The bright sun’s always the star of the show

By:
May 31, 2012


The recent solar eclipse witnessed throughout Sonoma County on May 20 brought our collective attention toward the sun for an extended period of time, and after the moon completed its passage between the earth and the sun, we all went back to the basic rituals of life. But, more importantly, the sun went back to the basic rituals of making our lives possible through the process of photosynthesis.

The photosynthetic equation, 6H2O + 6CO2, plus sunlight = C6H12O6+6O2+6O2 translates to: six water molecules, plus six carbon dioxide molecules, plus sunlight, make one sugar molecule plus six molecules of oxygen. This assembly line, vital for the existence of life, has been running strong for roughly 3.5 billion years.

We don’t spend a lot of time thinking about the importance of the sun in our daily lives, but without photosynthesis, our very existence would not be possible. The idea that light itself, which possesses unstable characteristics, can transform into a stable form of energy and in turn become energy for other life forms seems rather bizarre upon first inspection, but the first law of thermodynamics sheds light on this subject: “Energy cannot be created or destroyed”…in essence, energy is merely being converted continuously from one form into another.

In the case of photosynthesis, light energy provides the catalyst for the creation of solid energy, also known as matter. This means that light not only illuminates our natural world, but it also animates, and molds it as well. This happens through a two-stage process called light and dark reactions.

The light reactions are light dependent and occur mainly when sunlight is converted into solid or chemical energy called “free energy,” containing molecules and high-energy electron carrying molecules. The dark reactions then use this energy along with carbon dioxide in the atmosphere to make sugar.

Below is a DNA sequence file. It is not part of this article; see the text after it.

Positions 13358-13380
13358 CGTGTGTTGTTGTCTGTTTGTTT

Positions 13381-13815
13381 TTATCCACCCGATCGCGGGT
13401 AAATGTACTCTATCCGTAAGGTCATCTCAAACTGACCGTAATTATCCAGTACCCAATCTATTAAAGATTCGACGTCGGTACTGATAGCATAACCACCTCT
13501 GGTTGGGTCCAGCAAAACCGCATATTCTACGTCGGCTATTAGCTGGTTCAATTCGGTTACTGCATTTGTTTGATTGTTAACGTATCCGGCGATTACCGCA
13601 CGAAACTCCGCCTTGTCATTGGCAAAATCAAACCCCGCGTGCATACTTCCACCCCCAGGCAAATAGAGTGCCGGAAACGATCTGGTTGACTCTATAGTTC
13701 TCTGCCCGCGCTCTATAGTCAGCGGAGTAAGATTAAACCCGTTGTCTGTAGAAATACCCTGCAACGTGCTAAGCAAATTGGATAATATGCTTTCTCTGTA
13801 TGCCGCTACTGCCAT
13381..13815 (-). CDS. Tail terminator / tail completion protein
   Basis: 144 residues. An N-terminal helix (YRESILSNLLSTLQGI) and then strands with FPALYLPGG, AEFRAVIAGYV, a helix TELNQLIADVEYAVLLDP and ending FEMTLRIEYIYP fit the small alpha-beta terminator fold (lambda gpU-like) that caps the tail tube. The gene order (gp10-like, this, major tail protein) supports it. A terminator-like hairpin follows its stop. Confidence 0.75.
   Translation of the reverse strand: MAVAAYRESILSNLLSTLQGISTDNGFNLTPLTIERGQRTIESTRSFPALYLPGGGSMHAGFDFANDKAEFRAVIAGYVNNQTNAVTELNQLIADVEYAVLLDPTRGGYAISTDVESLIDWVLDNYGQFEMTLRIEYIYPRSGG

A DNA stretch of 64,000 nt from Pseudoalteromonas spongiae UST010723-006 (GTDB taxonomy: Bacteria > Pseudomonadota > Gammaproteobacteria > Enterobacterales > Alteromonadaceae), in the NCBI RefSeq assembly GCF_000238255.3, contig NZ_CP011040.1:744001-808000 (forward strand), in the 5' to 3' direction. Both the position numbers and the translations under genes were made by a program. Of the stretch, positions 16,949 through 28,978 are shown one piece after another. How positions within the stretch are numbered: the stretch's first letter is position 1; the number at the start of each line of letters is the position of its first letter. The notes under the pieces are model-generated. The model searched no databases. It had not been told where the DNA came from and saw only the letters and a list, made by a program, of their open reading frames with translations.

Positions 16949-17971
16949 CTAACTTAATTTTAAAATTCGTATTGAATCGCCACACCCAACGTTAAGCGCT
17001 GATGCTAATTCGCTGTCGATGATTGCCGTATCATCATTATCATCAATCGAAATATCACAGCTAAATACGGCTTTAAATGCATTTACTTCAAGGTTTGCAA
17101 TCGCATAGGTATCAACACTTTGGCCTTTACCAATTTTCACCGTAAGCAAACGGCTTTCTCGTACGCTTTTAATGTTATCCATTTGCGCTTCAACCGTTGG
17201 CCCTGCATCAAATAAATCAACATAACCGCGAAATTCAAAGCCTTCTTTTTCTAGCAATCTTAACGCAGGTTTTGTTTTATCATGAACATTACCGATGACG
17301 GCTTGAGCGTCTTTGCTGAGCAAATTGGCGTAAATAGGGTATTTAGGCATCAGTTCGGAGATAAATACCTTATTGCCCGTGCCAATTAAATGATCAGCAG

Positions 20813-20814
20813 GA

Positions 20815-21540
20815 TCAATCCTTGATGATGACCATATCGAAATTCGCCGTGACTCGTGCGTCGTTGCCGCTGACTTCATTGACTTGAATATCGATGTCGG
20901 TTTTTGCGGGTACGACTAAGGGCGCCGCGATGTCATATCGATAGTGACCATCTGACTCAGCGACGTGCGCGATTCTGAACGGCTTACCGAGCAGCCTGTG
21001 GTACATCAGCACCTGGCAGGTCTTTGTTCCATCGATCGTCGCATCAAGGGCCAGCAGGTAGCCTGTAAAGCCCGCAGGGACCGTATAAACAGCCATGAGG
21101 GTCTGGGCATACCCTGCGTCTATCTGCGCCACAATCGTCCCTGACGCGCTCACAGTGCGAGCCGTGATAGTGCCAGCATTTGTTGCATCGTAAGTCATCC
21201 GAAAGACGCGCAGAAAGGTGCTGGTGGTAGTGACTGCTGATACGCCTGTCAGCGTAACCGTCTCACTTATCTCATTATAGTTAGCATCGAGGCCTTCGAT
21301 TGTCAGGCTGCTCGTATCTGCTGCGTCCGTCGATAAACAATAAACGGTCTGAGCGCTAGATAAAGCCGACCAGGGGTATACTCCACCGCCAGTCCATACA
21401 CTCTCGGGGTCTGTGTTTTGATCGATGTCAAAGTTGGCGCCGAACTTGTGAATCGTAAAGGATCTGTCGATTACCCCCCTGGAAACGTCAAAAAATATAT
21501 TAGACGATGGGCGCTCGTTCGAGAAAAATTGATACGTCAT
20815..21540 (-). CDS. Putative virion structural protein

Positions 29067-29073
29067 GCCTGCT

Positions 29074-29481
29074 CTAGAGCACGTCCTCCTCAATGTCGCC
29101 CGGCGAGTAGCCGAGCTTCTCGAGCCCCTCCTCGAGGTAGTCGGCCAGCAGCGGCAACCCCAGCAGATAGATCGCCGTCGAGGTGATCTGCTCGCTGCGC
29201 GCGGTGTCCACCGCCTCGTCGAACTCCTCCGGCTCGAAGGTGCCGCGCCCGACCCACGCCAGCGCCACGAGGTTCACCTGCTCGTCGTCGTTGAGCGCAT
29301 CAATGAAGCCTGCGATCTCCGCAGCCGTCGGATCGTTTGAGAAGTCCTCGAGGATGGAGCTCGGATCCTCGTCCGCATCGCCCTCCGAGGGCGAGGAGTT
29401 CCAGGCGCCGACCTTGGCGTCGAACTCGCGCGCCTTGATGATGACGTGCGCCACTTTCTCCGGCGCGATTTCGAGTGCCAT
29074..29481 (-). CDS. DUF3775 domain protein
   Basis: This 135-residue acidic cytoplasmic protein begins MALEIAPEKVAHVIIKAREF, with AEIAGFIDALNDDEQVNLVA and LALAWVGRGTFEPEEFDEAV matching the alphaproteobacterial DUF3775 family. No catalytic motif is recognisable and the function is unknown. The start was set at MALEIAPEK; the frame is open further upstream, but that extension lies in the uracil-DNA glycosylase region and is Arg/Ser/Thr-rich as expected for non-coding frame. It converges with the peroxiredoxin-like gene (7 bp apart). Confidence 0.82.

The sun’s ability to transform the landscape is currently at center stage throughout Sonoma County.

The spring to summer climate brings about a new stroke of nature’s brush as colorful and vibrant tones augment the green lushness created by another important element of photosynthesis called “chlorophyll.” Chlorophyll is essentially a magnesium-based green pigment found in plants that absorb different spectrums of the sun’s wavelength.

Similar to how hemoglobin absorbs different wavelengths of light except for red, and we see it as red, the beautiful green colors of nature are the part of the light spectrum not absorbed by plants and thus reflected back to our eyes as green light. This means photosynthesis works primarily by absorbing blue and red wavelengths, which happen to be the dominant composition of the sun’s spectrum. This is an efficient and convenient partnership that is quite remarkable and worthy of our collective awe and appreciation.

Working along the Laguna de Santa Rosa channel as an intern for the Cotati Creek Critters, I’ve been privileged to have a front row seat to nature’s unique transformations, and there are many opportunities to not only see these transformations, but to interact with them, and sometimes push them toward a restorative state that supports ecological diversity and reflects the entire spectrum of natural and human effort.

Joseph Brockhoff is a musician who has just graduated as an Environmental Studies major at SRJC, including an internship with Cotati Creek Critters.